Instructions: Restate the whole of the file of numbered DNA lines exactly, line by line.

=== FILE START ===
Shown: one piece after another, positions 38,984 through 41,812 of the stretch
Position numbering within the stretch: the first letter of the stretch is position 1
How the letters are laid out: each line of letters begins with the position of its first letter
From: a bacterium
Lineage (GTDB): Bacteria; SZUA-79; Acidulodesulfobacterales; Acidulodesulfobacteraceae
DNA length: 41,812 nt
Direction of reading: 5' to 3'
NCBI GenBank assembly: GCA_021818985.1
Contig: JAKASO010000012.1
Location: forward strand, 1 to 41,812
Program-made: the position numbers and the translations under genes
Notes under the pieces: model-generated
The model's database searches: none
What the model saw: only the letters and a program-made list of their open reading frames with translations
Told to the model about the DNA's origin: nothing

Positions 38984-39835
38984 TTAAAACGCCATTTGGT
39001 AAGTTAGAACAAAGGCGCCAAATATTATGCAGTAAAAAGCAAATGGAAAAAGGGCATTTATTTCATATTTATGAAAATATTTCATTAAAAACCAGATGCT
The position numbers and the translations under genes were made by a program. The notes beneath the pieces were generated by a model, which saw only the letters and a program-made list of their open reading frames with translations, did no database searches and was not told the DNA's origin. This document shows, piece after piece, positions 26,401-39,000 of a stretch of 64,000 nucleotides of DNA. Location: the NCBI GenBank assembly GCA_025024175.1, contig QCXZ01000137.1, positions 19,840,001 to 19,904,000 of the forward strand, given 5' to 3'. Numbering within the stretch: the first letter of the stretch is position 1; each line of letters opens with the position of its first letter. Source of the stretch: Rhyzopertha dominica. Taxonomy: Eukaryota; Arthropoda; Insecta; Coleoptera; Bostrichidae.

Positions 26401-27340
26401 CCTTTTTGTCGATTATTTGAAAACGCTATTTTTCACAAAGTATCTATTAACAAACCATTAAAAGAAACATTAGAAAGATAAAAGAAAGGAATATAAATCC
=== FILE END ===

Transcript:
Shown: one piece after another, positions 38,984 through 41,812 of the stretch
Position numbering within the stretch: the first letter of the stretch is position 1
How the letters are laid out: each line of letters begins with the position of its first letter
From: a bacterium
Lineage (GTDB): Bacteria; SZUA-79; Acidulodesulfobacterales; Acidulodesulfobacteraceae
DNA length: 41,812 nt
Direction of reading: 5' to 3'
NCBI GenBank assembly: GCA_021818985.1
Contig: JAKASO010000012.1
Location: forward strand, 1 to 41,812
Program-made: the position numbers and the translations under genes
Notes under the pieces: model-generated
The model's database searches: none
What the model saw: only the letters and a program-made list of their open reading frames with translations
Told to the model about the DNA's origin: nothing

Positions 38984-39835
38984 TTAAAACGCCATTTGGT
39001 AAGTTAGAACAAAGGCGCCAAATATTATGCAGTAAAAAGCAAATGGAAAAAGGGCATTTATTTCATATTTATGAAAATATTTCATTAAAAACCAGATGCT
The position numbers and the translations under genes were made by a program. The notes beneath the pieces were generated by a model, which saw only the letters and a program-made list of their open reading frames with translations, did no database searches and was not told the DNA's origin. This document shows, piece after piece, positions 26,401-39,000 of a stretch of 64,000 nucleotides of DNA. Location: the NCBI GenBank assembly GCA_025024175.1, contig QCXZ01000137.1, positions 19,840,001 to 19,904,000 of the forward strand, given 5' to 3'. Numbering within the stretch: the first letter of the stretch is position 1; each line of letters opens with the position of its first letter. Source of the stretch: Rhyzopertha dominica. Taxonomy: Eukaryota; Arthropoda; Insecta; Coleoptera; Bostrichidae.

Positions 26401-27340
26401 CCTTTTTGTCGATTATTTGAAAACGCTATTTTTCACAAAGTATCTATTAACAAACCATTAAAAGAAACATTAGAAAGATAAAAGAAAGGAATATAAATCC